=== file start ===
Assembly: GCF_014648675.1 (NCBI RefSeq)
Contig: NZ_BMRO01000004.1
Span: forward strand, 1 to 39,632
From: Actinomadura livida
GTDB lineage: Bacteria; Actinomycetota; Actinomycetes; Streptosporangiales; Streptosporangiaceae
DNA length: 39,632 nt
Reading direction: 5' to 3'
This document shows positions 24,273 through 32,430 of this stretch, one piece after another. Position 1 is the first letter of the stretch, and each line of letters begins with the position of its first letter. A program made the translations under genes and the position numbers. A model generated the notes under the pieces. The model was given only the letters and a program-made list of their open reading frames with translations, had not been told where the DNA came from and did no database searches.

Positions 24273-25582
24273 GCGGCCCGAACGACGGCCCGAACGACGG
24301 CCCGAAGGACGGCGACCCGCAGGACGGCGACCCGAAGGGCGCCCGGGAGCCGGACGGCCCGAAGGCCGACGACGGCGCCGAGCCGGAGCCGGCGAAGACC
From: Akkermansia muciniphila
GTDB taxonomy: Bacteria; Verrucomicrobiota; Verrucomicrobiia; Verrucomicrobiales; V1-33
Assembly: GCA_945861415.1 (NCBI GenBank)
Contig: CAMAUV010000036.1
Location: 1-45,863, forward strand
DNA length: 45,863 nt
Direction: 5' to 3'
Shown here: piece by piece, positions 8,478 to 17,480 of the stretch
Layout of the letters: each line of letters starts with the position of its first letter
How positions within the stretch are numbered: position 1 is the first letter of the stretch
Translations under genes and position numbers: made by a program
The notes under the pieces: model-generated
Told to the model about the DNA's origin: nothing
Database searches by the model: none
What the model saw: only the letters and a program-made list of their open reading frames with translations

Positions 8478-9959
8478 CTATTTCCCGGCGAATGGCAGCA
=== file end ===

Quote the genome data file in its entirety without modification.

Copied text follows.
Assembly: GCF_014648675.1 (NCBI RefSeq)
Contig: NZ_BMRO01000004.1
Span: forward strand, 1 to 39,632
From: Actinomadura livida
GTDB lineage: Bacteria; Actinomycetota; Actinomycetes; Streptosporangiales; Streptosporangiaceae
DNA length: 39,632 nt
Reading direction: 5' to 3'
This document shows positions 24,273 through 32,430 of this stretch, one piece after another. Position 1 is the first letter of the stretch, and each line of letters begins with the position of its first letter. A program made the translations under genes and the position numbers. A model generated the notes under the pieces. The model was given only the letters and a program-made list of their open reading frames with translations, had not been told where the DNA came from and did no database searches.

Positions 24273-25582
24273 GCGGCCCGAACGACGGCCCGAACGACGG
24301 CCCGAAGGACGGCGACCCGCAGGACGGCGACCCGAAGGGCGCCCGGGAGCCGGACGGCCCGAAGGCCGACGACGGCGCCGAGCCGGAGCCGGCGAAGACC
From: Akkermansia muciniphila
GTDB taxonomy: Bacteria; Verrucomicrobiota; Verrucomicrobiia; Verrucomicrobiales; V1-33
Assembly: GCA_945861415.1 (NCBI GenBank)
Contig: CAMAUV010000036.1
Location: 1-45,863, forward strand
DNA length: 45,863 nt
Direction: 5' to 3'
Shown here: piece by piece, positions 8,478 to 17,480 of the stretch
Layout of the letters: each line of letters starts with the position of its first letter
How positions within the stretch are numbered: position 1 is the first letter of the stretch
Translations under genes and position numbers: made by a program
The notes under the pieces: model-generated
Told to the model about the DNA's origin: nothing
Database searches by the model: none
What the model saw: only the letters and a program-made list of their open reading frames with translations

Positions 8478-9959
8478 CTATTTCCCGGCGAATGGCAGCA